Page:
Are Tracking Apps Doing Us More Harm Than Good?
Last year, I downloaded a sleep tracking app. After spending what felt like more time studying my results than sleeping, I promptly deleted said app. The same happened when I tried diet tracking and productivity tracking. Now I've fallen into fitness tracking, analysing how often I go to the gym, how long I spend there, the muscles I'm training, and how to up my game each and every time. The reliance on tracking apps is a hard thing to break, but it's an experience a lot of people are likely to identify with.
We've become heavily concerned with being the best we can be, rather than just being. There are countless stories online of people who track Every. Single. Inch of their lives. Is it time we hit delete and returned to a blissful, data-free life? Or is this the analytical future of the human race?
Hannah Martin, founder of Talented Ladies Club and qualified psychotherapist, puts it best: "At what stage does this extreme, conscious focus on what we would ordinarily do completely naturally and unconsciously veer from healthy habit tracking to unhealthy control?"
Health tracking is nothing new
Our methods of measuring our habits may be modern, but the habit is in fact age-old, dating back to the ancient Greeks. Cultural anthropologist Natasha Dow Schull tells The Globe & Mail: "[The Greeks] believed in taking daily inventory of activities such as eating, exercise, and social interactions."
Is it time we hit delete and returned to a blissful, data-free life? Or is this the analytical future of the human race?
Fast forward thousands of years and you enter an age where not only fitness and diets are logged, but sleep, sex, periods, and even relaxing practices – like meditation – are meticulously recorded and dissected. In fact, we aren't just interested in their own lives, we need to know how our loved ones compare, too.
Is technology taking our obsession too far?
Some parents track their babies' every waking (and sleeping) moment, per Wired. The same title chronicled a writer's experience who was "pretty sure" his girlfriend was dead after a location tracking app showed she'd been stuck in an alleyway for over an hour. (Turned out her phone had just died.)
Trackers have turned into a dictator of our actions and emotions; technology that's so ingrained in our lives, we struggle to do basic things without it. This type of conduct is known as "quantifying behaviour", which therapist Roger S. Gil tells Lifehacker, "can be beneficial as long as it's part of a larger intervention. It's helpful when trying to identify a baseline for a particular behaviour you want to change because it gives you a starting point."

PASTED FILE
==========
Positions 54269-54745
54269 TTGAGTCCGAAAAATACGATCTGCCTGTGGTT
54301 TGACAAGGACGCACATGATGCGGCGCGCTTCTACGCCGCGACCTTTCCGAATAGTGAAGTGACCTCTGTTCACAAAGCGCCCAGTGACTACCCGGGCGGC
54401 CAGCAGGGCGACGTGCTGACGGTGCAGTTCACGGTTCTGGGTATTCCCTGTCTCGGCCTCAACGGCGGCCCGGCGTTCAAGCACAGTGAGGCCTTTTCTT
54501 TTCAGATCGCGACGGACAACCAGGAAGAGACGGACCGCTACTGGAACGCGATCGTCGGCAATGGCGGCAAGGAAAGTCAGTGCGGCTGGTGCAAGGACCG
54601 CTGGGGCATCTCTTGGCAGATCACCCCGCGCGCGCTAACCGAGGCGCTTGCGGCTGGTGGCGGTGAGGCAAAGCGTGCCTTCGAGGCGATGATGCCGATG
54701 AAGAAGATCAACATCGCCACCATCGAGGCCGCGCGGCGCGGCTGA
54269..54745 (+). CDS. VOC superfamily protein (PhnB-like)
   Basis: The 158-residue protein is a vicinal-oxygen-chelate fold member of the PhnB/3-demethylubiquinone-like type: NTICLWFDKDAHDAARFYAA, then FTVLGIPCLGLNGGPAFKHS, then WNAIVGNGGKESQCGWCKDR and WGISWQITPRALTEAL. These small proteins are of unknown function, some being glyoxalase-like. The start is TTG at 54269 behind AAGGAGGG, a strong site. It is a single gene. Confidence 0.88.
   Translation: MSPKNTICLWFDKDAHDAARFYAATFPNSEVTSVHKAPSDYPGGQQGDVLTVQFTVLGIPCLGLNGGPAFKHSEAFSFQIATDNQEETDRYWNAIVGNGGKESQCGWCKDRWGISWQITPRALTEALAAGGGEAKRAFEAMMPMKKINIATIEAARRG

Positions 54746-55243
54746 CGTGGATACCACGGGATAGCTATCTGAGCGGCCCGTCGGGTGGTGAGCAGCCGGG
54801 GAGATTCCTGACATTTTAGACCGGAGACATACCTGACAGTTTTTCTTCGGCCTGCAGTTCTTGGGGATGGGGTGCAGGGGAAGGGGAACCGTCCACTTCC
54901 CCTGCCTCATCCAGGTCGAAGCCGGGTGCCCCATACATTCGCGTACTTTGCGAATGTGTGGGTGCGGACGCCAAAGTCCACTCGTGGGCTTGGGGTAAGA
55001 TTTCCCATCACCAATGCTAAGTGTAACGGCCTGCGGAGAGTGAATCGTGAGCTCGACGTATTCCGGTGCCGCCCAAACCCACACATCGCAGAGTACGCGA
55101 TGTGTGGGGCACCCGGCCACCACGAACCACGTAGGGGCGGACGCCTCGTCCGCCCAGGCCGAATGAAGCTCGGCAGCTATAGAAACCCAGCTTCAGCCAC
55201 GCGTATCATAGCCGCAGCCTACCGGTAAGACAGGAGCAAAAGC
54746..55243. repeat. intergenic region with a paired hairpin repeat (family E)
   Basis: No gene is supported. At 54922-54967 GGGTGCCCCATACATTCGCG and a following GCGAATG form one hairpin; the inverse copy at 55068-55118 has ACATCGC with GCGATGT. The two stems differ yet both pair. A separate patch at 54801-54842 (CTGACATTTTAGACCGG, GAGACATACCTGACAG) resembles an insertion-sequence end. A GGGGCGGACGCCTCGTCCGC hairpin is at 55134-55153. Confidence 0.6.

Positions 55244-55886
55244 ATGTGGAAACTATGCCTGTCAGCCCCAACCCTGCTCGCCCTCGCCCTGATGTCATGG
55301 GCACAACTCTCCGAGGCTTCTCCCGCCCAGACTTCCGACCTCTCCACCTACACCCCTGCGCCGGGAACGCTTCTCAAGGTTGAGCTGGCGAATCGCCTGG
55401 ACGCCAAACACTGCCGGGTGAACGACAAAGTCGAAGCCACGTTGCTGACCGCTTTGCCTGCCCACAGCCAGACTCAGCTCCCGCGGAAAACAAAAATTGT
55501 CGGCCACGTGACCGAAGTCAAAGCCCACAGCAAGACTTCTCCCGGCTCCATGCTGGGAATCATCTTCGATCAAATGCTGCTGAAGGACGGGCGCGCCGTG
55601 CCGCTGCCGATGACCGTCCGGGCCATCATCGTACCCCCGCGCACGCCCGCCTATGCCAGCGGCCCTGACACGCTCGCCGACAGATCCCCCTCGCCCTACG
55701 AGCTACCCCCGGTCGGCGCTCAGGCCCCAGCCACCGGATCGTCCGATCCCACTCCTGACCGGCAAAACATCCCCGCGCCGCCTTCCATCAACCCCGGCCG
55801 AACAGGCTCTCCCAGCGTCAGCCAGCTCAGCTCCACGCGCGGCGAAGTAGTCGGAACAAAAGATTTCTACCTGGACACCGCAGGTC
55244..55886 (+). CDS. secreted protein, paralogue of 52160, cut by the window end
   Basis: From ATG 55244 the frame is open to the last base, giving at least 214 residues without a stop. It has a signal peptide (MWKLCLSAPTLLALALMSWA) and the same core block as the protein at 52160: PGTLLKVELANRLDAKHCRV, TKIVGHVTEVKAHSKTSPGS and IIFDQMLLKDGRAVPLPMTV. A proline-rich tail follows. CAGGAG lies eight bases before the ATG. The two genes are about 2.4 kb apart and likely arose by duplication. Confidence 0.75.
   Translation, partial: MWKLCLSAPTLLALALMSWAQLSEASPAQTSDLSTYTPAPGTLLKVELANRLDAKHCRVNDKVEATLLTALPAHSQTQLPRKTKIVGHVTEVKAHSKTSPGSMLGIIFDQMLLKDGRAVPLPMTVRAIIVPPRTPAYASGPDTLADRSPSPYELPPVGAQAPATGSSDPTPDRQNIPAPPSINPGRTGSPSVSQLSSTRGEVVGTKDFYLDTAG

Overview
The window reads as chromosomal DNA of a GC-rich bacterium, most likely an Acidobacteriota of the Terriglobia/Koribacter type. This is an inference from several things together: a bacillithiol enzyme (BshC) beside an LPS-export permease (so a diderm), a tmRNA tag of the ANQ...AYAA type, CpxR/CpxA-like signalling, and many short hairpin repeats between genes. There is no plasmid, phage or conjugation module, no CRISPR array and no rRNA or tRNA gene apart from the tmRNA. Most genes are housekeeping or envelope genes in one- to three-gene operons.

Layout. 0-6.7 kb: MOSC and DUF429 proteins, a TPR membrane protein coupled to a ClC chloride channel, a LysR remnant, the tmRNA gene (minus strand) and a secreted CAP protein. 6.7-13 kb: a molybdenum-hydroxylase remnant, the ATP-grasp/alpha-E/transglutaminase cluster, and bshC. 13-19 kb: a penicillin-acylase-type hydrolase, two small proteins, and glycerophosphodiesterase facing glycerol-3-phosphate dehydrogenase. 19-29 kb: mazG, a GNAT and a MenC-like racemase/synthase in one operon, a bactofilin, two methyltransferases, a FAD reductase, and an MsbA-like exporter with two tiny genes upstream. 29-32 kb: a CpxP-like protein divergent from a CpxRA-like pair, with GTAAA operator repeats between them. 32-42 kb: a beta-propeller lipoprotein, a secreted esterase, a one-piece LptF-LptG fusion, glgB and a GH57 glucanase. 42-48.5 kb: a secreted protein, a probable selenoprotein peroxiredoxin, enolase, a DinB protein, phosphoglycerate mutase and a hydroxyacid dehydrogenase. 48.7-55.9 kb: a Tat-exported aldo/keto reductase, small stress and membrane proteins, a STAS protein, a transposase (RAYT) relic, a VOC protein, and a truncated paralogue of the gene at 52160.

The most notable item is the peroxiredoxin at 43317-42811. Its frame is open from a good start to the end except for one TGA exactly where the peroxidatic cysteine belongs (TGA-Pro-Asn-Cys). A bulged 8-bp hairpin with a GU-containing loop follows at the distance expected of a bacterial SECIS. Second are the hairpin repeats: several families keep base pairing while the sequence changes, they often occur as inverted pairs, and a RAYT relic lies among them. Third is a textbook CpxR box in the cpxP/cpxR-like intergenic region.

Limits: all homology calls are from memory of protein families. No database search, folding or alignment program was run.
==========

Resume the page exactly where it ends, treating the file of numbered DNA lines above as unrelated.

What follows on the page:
But, he adds: "the thing is that you have to maintain the tracking in order to be able to monitor progress. For some people, monitoring progress can elicit more anxiety since it makes the inevitable 'plateau' periods that we all have seem that much more noticeable."
Lifestyle and mindfulness coach Kiran Singh agrees that tracking apps can be good for you. They can "help make some people more mindful" of improving certain behaviours, she says. "Through these apps, people are not only seeking to fulfil this ideal of personal responsibility, but also seeking relief from it."
Science backs up the association between monitoring and healthy lifestyle changes, psychology lecturer Dr. Caroline Plateau noted in The Conversation. And there's no doubt that some apps tend to help more than hinder. For example, apps that track pitches, projects, and payments are particularly useful for freelancers, for example.
Dwelling on data can be harmful
Fitness and mindfulness-themed apps, however, can shift a person's mindset from "want to" to "have to", even going so far as to create an issue that didn't previously exist. Experts are beginning to dig deeper into the possibility that tracking apps are causing disordered eating, per The Conversation.
Orthosomnia — an obsession with sleeping well — has also been linked to the rise in sleep trackers, the Guardian reports. Indeed, sleep and ventilation consultant Alanna Hare told the paper she's seeing patients "who probably didn’t have a problem until they started to become overly focused on their sleep."
"You shouldn’t need a tracker to know if you’re tired," says Singh. "Some days, we might feel fine on five hours of sleep and some nights, we might need nine: that’s normal. I think some people (who use these apps) can lose touch with the human connection they have to their bodies."
It's time to stop measuring life and start living it
With countless apps available and an ever-growing market, is it time more consideration was given to the effects of life tracking? App designers may have the best intentions, but humans are cursed with taking things to the extreme. And Singh believes the technology has "become a fixture in modern life."
Personally, I'm hoping to rewrite that narrative. A new year calls for a new resolution: one that realises that, sometimes, not knowing is a healthier option. So enough bar charts, graphs, and statistics. As Martin says: "It's time to stop measuring life and start living it."